Wild - 15 years
Captive - 15 years
A Snake at Sea!
Olive sea snakes are found in the waters around the coastline of Australia and New Guinea along with a number of smaller offshore islands in this area.
This species is equipped with a potent venom which can be used to subdue their prey and will also effect humans if they are bitten.
Appearance - What does an Olive Sea Snake look like?
The olive sea snake is a long sea snake with smooth scales which are variable in their coloration. Most have olive skin along the back with pale, speckled skin along the sides. On the head the scales are a darker brown. Some individuals though are a flat olive-grey across the entire body.
They have the longest fangs of any sea snake.
They can grow to lengths in excess of 2m (6ft). Their weight may be up to 3kg (6.6lbs).
Adaptations - How does the Olive Sea Snake survive in its habitat?
Like all snakes they have no limbs. As sea snakes they are adapted for swimming with the body being slightly compressed and the tail is flat and oarlike.
To prevent air entering the lungs while they dive underwater they have a valve which is engorged with blood to hold it shut when they dive.
Diet - What does an Olive Sea Snake eat?
Olive sea snakes are carnivores. Their varied diet can include fish, eggs, crustaceans and molluscs.
Their prey is subdued using a potent venom. Once the venom is ingested they will coil around the prey and hold it till it stops wiggling. The venom of the olive sea snake works on the muscles and nerves of their prey and begins to break down prey from the inside to assist with digestion.
The venom is potentially lethal for humans if bitten.
Range - Where do you the find the Olive Sea Snake?
Olive sea snakes can be found in the waters along the northern coastline of Australia across towards New Guinea as well as other tropical areas in the south-west Pacific ocean. In Australia they range from the West Australian coastline around to Queensland.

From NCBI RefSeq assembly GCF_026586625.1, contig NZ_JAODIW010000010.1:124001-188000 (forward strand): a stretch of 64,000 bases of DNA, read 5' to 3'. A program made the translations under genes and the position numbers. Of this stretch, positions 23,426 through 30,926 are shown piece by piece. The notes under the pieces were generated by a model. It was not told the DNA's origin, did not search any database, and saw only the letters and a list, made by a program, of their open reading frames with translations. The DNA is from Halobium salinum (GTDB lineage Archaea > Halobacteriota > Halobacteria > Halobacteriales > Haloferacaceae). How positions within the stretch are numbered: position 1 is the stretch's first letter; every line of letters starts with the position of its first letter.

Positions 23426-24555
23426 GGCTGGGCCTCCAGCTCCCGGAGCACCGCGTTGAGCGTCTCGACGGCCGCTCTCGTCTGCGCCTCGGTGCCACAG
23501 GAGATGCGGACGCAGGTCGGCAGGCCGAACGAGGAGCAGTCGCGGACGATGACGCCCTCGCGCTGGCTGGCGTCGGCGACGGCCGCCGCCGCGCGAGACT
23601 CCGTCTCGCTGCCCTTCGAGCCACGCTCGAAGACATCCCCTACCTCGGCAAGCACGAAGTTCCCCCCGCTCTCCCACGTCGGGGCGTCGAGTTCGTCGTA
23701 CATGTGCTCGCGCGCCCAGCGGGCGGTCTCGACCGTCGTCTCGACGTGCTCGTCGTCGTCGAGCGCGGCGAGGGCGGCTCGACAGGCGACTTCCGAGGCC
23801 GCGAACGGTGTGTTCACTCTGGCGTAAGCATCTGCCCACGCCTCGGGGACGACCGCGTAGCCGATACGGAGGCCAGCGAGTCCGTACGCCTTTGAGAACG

Habitat - Where can an Olive Sea Snake survive?
They make their home around coral reefs, estuaries and tropical shallows. They tend to be found in areas with a sea depth of 4-45m (13-147.6ft). They seem to favour more protected reef areas.
Areas of coral are used as shelter. Tracking has shown that they do not make use of the same shelter sites regularly.
Reproduction - How does an Olive Sea Snake produce its young?
Breeding takes place from May to July.
The entire life cycle of the olive sea snake takes place underwater. Mating occurs under water and lasts long enough that they need to surface to breathe during. The female will swim to the surface dragging the male with her as they go.
Often several males will attempt to gain breeding rights with the same female.
Females give birth to live young underwater. They may have as many as 11 young though the average is 6. Older females tend to produce a larger number of young. They will typically reproduce once every two years taking the middle yar to
Young are darker in coloration than the adults and will lighten as they age.
Sexual maturity is reached at 3 years old for males and 5 years old for females.
Behaviour - What does the Olive Sea Snake do during its day?
The entire life of the olive sea snake is spent underwater. Storms sometimes wash them ashore and this is often fatal for the snake.
They can remain underwater for up to 2 hours before they need to surface to breathe.
Olive brown sea snakes have a venom which is used to subdue prey. They are inquisitive towards humans and sometimes bite people. These bites can be fatal.
Hunting tends to occur at night when they will emerge from their hiding places.
Olive sea snakes need to shed their skin throughout their life. This helps them to grow and removes barnacles and algae from the skin. This is achieved by rubbing against coral or rock. Shedding occurs every two to six weeks which is more often than land snakes.
Salt is excreted by a gland under the tongue to prevent excess salt accumulating in their body.
Predators and Threats - What stops the Olive Sea Snake from surviving and thriving?
Humans affect their population by accidentally catching them in fishing nets. Many of their preferred prey species are targets of fishery operations bringing them in to regular conflict.
Climate change is impacting this species through coral bleaching. When coral dies off the species will lose its habitat along with their food source.
They are also known as the golden sea snake or olive brown sea snake.
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